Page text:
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Creating manipulated Polaroid images is a lost art and Michael Going's site is a stunning showcase, setting the bar for what's possible with the now discontinued Time-Zero film he used to create these analog masterpieces. His sprawling website includes both "Fine Art" and "Commercial" portfolios, covering a period of work from 1978 to 2006 with topics such as Paris, Hawaii, and Los Angeles as well as subjects like ballet and pools. Yes, pools. The "Figure Studies" (nudity advisory) features tasteful, elegant images and, like the rest of the site, provides medium-sized thumbnails that can be clicked to show larger photographs. All the images show what a darn good photographer Going is--no matter what media he chooses to work in.
If you click on the "Alter Ego" link you can see his other work,
including personal and unbelievable images such as (no kidding) "F-16
Canopy." His "Ballet" collection calls up associations with
Degas with an image simply titled "Tutus 1983," capturing both the
essence of dance and the spirit of manipulated Polaroid images. Going's
"Editorial & Commercial" portfolio includes Sports Illustrated
shots combining art with photojournalism in ways conventional media might never
attain. Naturally, I explored the "Cars" and "Road & Track"
collections with his images of Mercedes-Benz, Jaguar, Porsche, Shelby, and Ferrari
automobiles that capture the life force of speed and style these classic marques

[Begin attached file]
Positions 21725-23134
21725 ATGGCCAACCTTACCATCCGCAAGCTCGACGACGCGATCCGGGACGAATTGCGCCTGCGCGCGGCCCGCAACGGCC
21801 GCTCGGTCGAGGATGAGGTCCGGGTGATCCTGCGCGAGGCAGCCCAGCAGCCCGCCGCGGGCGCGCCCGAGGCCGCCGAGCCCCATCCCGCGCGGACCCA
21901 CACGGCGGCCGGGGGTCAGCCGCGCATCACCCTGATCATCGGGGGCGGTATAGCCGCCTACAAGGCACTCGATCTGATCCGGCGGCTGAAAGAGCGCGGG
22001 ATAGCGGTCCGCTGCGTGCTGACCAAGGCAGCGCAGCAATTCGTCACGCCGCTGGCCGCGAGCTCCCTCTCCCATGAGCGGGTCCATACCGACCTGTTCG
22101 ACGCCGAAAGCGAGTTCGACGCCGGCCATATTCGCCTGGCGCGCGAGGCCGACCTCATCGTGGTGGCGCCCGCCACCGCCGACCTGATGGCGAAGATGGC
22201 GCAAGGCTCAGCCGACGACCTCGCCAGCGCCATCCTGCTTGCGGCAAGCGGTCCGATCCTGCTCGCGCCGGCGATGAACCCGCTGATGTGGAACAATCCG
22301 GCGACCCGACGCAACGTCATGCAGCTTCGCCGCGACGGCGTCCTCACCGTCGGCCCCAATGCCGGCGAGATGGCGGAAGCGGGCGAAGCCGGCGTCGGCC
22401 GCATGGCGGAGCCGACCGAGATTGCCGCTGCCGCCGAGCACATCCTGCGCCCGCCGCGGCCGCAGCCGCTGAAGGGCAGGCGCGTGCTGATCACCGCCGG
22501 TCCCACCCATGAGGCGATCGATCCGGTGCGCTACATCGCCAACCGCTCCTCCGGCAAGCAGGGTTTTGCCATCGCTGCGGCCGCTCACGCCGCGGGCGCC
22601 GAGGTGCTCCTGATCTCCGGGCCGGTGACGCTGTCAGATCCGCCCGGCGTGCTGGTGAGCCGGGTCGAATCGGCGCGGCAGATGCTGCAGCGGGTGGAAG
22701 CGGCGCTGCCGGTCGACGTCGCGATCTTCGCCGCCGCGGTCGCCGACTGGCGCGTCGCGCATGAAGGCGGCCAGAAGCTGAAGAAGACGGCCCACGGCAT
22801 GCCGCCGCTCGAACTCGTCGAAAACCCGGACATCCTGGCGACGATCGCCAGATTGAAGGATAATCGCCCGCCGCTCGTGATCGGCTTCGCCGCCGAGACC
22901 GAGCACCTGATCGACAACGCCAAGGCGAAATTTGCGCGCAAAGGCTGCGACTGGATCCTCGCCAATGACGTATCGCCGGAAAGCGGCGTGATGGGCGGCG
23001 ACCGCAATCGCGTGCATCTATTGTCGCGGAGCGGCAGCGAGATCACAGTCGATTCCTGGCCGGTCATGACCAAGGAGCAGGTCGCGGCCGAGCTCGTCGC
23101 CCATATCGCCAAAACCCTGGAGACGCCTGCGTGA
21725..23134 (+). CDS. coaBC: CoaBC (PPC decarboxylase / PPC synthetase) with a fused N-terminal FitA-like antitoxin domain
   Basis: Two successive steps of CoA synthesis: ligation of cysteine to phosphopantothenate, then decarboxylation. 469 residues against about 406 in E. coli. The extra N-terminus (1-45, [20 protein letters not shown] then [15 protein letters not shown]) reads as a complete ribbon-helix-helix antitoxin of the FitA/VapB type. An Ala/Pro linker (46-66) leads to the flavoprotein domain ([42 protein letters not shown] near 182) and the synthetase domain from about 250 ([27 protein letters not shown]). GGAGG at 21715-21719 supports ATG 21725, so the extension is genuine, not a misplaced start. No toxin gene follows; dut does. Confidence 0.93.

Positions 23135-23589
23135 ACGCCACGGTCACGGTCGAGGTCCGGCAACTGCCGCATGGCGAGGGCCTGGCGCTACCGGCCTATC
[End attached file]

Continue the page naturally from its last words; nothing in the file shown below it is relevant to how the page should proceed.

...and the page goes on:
represent. Take your time, poke around and be sure to look at the Cibachrome
prints made from his original images that are available for purchase.
Uli Weber studied at the Istituto Europeo di Design in Rome and worked as an assistant in London before becoming a full-time pro in 1990. Weber's website contains six galleries, featuring fashion, celebrity (don't miss his photograph of Daniel Radcliffe from the London play EQUUS), and travel, all of which are imbued with a sense of style that can be charmingly retro one moment and colorfully contemporary the next. This is especially true of his mostly on-location "Female Fashion" images, while his "Male Fashion" images are, for the most part, made in studio using lighting techniques that demonstrate his mastery of lighting, textures, and people.
Weber's "Advertising" work varies from the surreal (Brintons) to the mundane (M&S), but he never loses his sense of fun and spontaneity in any of these "for hire" images. While his "Celebrity" gallery includes many subjects who may not be familiar to American audiences, I enjoyed his soft, sensual portrait of Academy Award-winner Rachel Weisz and his charming monochrome photograph of Hugh Grant. His "Music" gallery features imaginative portraits of artists as diverse as Cecilia Bartoli and a delightfully demonic portrait of Boy George. His "Travel" images include a mix of color commercial images made for the hospitality industry along with more personal and dramatic monochrome images obviously made for himself. What is most striking is that the same care and attention to detail seen in his corporate photography are also on display in his personal work. I guess that's what makes Weber such a consummate professional.
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